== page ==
Headless Pis over VNC

After half term, I’ll be giving our Programming Club members access to their own Raspberry Pi. But because I don’t have the space for extra monitors in our IT Lab, I’ll need to have another workaround for letting the students have access to their Pis.

The best way to do this is to make the Pis ‘headless’. No need for anything other than power and an Ethernet cable.

I’ve done this by cobbling together instructions I found across other websites – my build notes are below. Each Pi has its own dedicated IP address that’s outside of our DHCP scope.

Image the SD card

Begin by using Mac to install image to SD card by opening Terminal and running the following command to get the SD card id:

df -h

Unmount it to prepare it for imaging

sudo diskutil unmount /dev/disk5s1

(disk5s1 is the value returned for my SD card. YMMV.)

Change your working directory to that of where you have your Raspberry Pi OS image. In this case, I have an image of raspberian-wheezy in my ~/Downloads folder. Copy image. Wait.

cd ~/Downloads
 sudo dd bs=1m if=2012-12-16-wheezy-raspbian.img of=/dev/rdisk5

Once that’s all complete, your SD card will mount itself in the Finder with a name of ‘Untitled’. Eject it, put it in your Pi and start it up.

Run raspi-config

raspi-config should launch once your Pi has completed the boot sequence. I chose the options to:

  • expand rootfs, which will partition the rest of your SD card to be available to be used upon the next reboot
  • enable ssh – essential if you want to remote in to your Pi
  • check for any updates

Then finish. There is no immediate need to reboot your Pi at this point, as re-partitioning the available SD card space takes about a minute per available gigabyte.

Configure the Network

Open up your *interfaces* file

sudo pico /etc/network/interfaces

Configure your network interface. Each one of our Pis has been given a static address.

iface eth0 inet static

address 192.168.1.x

netmask 255.255.255.0

gateway 192.168.1.1

You can verify your network changes after the next reboot.

Install and Configure tightvncserver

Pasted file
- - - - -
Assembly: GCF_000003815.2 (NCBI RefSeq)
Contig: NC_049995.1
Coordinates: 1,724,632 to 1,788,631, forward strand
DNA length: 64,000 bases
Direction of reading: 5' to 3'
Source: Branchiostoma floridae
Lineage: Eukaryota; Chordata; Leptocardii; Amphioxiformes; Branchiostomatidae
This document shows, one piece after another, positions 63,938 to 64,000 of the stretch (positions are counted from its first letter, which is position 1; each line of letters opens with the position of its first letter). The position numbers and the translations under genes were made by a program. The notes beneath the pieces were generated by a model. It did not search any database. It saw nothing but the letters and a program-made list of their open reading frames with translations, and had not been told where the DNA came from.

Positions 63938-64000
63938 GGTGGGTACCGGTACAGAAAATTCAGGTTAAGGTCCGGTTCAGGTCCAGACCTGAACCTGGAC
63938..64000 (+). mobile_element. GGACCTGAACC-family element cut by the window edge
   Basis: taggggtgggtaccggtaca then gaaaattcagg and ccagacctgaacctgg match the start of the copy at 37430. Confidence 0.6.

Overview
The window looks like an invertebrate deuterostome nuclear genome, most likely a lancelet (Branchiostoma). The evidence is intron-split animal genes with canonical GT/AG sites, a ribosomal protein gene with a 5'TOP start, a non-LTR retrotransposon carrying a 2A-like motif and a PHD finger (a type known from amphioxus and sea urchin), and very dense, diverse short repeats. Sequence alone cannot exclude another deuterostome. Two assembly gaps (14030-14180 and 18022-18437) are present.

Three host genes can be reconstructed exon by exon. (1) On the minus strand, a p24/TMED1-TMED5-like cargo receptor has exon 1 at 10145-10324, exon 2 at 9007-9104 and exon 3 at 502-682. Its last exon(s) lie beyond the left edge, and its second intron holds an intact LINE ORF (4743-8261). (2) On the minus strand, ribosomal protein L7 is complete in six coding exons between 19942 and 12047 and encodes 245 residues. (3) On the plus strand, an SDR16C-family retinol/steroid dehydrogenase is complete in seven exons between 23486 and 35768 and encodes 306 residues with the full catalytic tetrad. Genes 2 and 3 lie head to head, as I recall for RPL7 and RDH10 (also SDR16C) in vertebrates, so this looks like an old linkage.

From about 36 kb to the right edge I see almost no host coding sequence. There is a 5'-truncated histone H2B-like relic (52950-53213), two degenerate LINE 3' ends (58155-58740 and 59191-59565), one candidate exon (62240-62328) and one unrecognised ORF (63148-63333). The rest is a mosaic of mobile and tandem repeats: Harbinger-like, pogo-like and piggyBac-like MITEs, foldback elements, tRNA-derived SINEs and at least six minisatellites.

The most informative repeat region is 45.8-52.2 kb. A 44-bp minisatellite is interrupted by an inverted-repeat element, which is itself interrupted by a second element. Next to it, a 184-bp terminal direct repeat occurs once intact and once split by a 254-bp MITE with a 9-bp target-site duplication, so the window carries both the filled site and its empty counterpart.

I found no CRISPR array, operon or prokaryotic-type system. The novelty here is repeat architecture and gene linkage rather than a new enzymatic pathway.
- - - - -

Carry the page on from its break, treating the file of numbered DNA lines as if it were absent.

(more instructions here)

sudo apt-get update

sudo apt-get install tightvncserver

Start server and configure a password (password is restricted to 8 characters). A view-only password is really not needed.

/usr/bin/tightvncserver

Download this text file to add tightvnc to startup

wget http://www.penguintutor.com/otherfiles/tightvncserver-init.txt

Move it to the correct location

sudo mv tightvncserver-init.txt /etc/init.d/tightvncserver

Change the file so it is owned by root (not strictly neccessary, but is the standard ownership for init files

sudo chown root:root /etc/init.d/tightvncserver

Make the file executable

sudo chmod 755 /etc/init.d/tightvncserver

Add the script to the default runlevels with the command

sudo update-rc.d tightvncserver defaults

If all has gone correctly at this point, you can reboot your Pi. When it comes back up it will begin to reallocate free space on the SD card if you chose that option in *raspi-config*. Again, allow about 1 minute per Gb on the card.

sudo shutdown -r now

Check everything works

When your Pi comes back up, check that VNC works on port 5901. You can do this on a Mac by using Screen Sharing in the Finder by choosing Go > Connect to Server and then typing vnc://pi@192.168.1.x:5901, using your Pi’s IP address.

You can also check SSH from Terminal:

ssh pi@192.168.x.x

If it works, that’s it, you’re done! Shut down the Pi and relocate it somewhere else with just a power lead and network cable.

sudo halt

Author: Papa Makes

Papa Makes is run by Jim Christian. A keen edtech advocate and author, Jim has written “How to Code in Minecraft” for Dennis Publishing and “How to Think Like a Coder: Without Even Trying!” for Pavilion Books.

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